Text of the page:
A suburban Fort Worth school district has halted a program teaching students to attack a gunman if he invades a classroom, administrators said Wednesday.

The district will continue to train students in how to respond to life-threatening situations but no longer will show them how to take down an attacker, spokesman Richard Crummel said.

Robin Browne, an instructor for Response Options, the security company that provided the training, had recommended that students and teachers "react immediately to the sight of a gun by picking up anything and everything and throwing it at the head and body of the attacker and making as much noise as possible. Go toward him as fast as we can and bring them down."

Teachers in all 11 schools in the district in Burleson, a working-class suburb with about 26,000 residents, have received the fight-back training over the past 18 months, as have students at one elementary school and the high school.

Crummel said the district didn't know about that aspect until the training had been completed.

"That was not something we believe in and not something we supported," he said.

Browne, however, said district officials have known of the "active response" component since training began. Crummel and Burleson High School principal Paul Cash were even present for a live demonstration of the training for a TV news show, Browne wrote in an e-mail to The Associated Press.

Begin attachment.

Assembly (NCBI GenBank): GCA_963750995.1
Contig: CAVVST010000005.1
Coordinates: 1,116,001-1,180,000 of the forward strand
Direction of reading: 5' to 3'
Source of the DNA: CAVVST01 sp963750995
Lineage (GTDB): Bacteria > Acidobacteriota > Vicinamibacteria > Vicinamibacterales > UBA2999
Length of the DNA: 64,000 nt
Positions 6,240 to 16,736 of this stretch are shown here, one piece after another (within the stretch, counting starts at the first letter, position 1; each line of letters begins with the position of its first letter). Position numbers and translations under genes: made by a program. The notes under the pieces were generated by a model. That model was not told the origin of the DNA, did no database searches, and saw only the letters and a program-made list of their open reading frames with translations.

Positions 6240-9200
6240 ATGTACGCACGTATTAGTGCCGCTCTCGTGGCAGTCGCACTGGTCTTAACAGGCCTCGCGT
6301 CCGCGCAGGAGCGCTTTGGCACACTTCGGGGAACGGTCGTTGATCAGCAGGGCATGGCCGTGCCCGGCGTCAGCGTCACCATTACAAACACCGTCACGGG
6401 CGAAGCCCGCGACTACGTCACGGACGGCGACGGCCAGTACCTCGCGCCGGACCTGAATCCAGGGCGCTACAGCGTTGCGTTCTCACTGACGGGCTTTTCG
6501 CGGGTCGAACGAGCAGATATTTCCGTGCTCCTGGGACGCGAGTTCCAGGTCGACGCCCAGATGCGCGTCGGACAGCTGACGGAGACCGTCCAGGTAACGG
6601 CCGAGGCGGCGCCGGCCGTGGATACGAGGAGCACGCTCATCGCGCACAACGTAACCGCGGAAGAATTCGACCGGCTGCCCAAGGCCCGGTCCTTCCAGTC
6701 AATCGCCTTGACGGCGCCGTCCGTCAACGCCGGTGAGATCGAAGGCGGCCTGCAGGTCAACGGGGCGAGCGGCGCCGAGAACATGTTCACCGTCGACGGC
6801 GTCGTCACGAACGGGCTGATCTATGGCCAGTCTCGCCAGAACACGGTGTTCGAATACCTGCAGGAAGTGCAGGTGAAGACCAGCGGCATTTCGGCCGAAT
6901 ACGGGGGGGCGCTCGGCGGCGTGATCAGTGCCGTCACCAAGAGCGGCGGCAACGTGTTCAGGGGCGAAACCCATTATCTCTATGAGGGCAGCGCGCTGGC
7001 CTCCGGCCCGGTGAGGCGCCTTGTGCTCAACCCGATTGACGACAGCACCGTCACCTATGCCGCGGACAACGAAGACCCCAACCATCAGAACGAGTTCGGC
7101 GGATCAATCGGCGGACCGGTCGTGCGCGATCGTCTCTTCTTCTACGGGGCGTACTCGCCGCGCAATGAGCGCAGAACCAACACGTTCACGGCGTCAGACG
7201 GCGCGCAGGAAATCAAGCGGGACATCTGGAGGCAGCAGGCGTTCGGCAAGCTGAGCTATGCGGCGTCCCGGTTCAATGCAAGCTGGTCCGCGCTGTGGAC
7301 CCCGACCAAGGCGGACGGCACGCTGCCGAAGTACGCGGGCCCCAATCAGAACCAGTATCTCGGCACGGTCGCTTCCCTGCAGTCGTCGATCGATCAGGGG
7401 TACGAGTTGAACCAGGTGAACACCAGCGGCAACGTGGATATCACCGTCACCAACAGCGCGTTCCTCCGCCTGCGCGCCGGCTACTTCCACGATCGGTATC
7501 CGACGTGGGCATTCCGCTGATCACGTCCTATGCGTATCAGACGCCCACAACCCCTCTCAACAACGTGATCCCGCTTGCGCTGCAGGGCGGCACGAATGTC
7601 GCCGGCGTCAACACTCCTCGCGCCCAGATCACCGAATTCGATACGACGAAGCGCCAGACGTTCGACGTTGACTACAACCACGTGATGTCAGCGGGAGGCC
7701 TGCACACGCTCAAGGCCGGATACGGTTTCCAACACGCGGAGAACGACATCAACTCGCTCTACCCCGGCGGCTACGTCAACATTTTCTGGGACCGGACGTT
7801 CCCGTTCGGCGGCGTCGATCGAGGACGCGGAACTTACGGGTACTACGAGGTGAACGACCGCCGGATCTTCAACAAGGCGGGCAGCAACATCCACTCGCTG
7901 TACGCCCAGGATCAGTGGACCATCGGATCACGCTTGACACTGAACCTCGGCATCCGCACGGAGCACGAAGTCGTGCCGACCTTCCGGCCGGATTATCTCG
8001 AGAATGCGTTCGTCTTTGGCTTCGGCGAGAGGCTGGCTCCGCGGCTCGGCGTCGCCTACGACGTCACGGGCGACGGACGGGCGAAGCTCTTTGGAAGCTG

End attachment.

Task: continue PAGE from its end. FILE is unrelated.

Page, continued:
Browne also wrote that he considers his company's training "without the active response aspect to be dangerous and liable to lead to multiple casualties." Response Options is withdrawing from its agreement to train Burleson teachers and students and is "handing the matter over to its attorneys for resolution," he wrote.

The district has paid Response Options about $2,500, Browne said.

The district sent letters to parents Friday expressing regret for the training and saying the district "does not, nor will we support teaching our students to attack an intruder."

Burleson officials fielded calls from parents, law enforcement officials and other school districts after the policy made national news earlier this month. Some people expressed fear it would get children killed.

"On a national level, people are calling in and saying, 'Bravo,' for at least looking at other options," Crummel said. "On a local level, people are concerned about one thing: how it affects their children."